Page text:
Caturvidhābhinaya in the Kumārasambhava - Part 5 - Devas and Brahmā

This article is part 5 of 9 in the series Caturvidhābhinaya in the Kumārasambhava

As the devatas had even lost their voice to give words to their trouble, Indra, their leader gets into action; and his action is merely to reverentially pass on the responsibility to his Guru Bṛhaspati. He does so only with a gentle and slow movement of all his hundred eyes towards the Guru. He does not have words to speak to Brahmā or to the Guru. Bṛhaspati, who is known to have mastered language can at least attempt to express their unified wish to Brahmā – the master of speech, speaking to the Creator of Speech!.

ततो मन्दानिलोद्धूतकमलाकरशोभिना ।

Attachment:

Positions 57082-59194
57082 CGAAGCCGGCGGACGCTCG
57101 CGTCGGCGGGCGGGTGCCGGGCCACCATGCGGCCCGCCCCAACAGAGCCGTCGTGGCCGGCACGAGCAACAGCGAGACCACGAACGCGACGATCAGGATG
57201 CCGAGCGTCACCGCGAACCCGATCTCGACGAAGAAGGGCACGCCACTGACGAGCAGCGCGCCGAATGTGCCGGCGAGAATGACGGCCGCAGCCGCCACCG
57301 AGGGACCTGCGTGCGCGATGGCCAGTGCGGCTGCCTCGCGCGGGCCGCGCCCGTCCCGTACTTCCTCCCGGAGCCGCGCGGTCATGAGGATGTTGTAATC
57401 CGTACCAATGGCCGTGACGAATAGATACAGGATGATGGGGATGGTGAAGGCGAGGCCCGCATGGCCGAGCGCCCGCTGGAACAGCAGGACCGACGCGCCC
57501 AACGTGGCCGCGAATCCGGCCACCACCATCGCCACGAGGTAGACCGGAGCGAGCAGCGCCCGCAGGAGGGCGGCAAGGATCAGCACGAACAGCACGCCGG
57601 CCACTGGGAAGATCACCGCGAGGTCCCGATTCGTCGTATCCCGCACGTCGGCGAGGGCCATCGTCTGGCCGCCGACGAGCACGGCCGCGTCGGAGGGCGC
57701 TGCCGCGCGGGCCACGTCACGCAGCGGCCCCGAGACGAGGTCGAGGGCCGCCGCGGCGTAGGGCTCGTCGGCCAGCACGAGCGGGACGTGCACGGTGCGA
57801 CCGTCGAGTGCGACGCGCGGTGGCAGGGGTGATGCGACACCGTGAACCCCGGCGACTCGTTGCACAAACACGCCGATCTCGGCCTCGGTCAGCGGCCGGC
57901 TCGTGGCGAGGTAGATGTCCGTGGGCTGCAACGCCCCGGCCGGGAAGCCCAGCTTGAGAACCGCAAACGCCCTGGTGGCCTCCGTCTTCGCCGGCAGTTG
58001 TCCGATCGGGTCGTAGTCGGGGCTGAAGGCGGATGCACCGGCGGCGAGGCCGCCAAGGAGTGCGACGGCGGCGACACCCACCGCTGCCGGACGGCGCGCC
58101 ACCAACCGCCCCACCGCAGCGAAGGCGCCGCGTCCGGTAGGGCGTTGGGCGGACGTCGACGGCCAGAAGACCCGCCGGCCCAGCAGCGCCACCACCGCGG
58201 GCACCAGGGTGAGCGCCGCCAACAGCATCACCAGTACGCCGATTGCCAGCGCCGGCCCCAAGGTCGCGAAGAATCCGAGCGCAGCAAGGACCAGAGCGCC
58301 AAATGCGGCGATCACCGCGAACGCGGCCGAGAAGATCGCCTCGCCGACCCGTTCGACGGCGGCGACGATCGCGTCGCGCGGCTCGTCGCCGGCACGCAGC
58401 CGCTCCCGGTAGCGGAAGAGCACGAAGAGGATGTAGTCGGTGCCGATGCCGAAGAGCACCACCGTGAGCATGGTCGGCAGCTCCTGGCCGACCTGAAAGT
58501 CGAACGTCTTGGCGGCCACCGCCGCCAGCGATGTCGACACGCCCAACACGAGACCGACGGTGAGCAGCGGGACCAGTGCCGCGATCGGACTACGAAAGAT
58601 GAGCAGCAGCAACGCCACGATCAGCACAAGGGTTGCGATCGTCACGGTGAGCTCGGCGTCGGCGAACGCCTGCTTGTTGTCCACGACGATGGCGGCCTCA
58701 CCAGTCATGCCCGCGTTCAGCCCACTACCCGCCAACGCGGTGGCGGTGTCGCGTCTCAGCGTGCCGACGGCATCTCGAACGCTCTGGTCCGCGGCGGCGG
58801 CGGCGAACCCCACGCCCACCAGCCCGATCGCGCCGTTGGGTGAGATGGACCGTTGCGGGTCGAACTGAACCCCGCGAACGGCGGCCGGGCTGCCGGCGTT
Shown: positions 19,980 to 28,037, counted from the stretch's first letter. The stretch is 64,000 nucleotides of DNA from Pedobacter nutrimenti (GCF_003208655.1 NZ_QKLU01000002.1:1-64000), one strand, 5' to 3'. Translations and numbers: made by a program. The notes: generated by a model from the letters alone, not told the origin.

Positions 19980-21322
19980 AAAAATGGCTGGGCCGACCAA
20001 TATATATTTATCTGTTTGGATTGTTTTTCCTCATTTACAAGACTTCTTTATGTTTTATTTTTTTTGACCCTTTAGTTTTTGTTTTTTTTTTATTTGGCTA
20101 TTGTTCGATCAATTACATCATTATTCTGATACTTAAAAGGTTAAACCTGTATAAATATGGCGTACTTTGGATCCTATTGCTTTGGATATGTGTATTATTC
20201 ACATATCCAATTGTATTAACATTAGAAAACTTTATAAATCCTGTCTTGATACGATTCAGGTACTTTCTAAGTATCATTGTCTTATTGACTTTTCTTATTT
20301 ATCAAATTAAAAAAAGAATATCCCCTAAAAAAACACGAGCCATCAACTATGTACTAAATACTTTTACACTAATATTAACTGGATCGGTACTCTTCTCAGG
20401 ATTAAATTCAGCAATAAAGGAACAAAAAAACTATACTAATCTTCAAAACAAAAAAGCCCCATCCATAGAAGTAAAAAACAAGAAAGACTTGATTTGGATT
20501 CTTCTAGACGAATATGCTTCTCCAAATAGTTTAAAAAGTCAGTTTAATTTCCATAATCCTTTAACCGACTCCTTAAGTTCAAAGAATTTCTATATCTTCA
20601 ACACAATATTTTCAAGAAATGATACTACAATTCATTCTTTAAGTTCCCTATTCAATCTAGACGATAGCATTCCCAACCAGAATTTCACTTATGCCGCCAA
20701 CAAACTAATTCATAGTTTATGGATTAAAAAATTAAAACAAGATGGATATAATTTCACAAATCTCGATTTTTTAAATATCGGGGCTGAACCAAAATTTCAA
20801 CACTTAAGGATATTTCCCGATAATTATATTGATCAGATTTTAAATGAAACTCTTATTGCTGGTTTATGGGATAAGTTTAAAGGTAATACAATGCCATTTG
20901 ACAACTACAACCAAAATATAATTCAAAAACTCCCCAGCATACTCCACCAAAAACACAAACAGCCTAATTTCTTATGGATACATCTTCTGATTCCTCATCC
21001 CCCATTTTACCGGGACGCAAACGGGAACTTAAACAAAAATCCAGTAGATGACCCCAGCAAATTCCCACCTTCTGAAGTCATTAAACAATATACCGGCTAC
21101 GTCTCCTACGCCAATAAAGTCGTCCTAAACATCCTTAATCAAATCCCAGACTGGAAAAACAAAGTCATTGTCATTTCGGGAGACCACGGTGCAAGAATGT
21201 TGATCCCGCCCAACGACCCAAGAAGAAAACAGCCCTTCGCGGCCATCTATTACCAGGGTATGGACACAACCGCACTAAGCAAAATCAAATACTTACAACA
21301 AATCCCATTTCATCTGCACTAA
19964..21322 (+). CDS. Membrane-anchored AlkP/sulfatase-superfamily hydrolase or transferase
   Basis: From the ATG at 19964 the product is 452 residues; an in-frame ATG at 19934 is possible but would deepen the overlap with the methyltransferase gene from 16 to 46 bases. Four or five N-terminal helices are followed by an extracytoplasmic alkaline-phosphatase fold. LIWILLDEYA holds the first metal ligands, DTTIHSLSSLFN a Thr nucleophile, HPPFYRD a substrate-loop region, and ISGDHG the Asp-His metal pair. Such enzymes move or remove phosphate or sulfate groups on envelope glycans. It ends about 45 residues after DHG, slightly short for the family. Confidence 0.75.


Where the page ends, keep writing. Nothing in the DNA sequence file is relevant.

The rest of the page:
गुरुं नेत्रसहस्रेण नोदयामास वासवः ॥ 2.29

The verse 2.29, suggests the manner in which the thousand eyes of Indra fell on his Guru at the same time. It was like mandānila – a slow, gentle and soft breeze blowing over a pond full of lotuses and swaying them all in the same direction. It is not a quick or a harsh wind. The slowness of movement can perhaps betray a kind of embarrassment on Indra’s face or his reverence for the Guru because of which his movements have either lost their vigour or are faltering. Also, it is not just two eyes of Indra. All the eyes are unified in their purpose at this juncture. It may also suggest the weight of the problem at hand[1]

; (āṅgika, mukhajābhinayakaṭākṣa-vīkṣaṇa)


स द्विनेत्रं हरेश्चक्षुः सहस्रनयनाधिकम्।

वाचस्पतिरुवाचेदं प्राञ्जलिर्जलजासनम् ॥ 2.30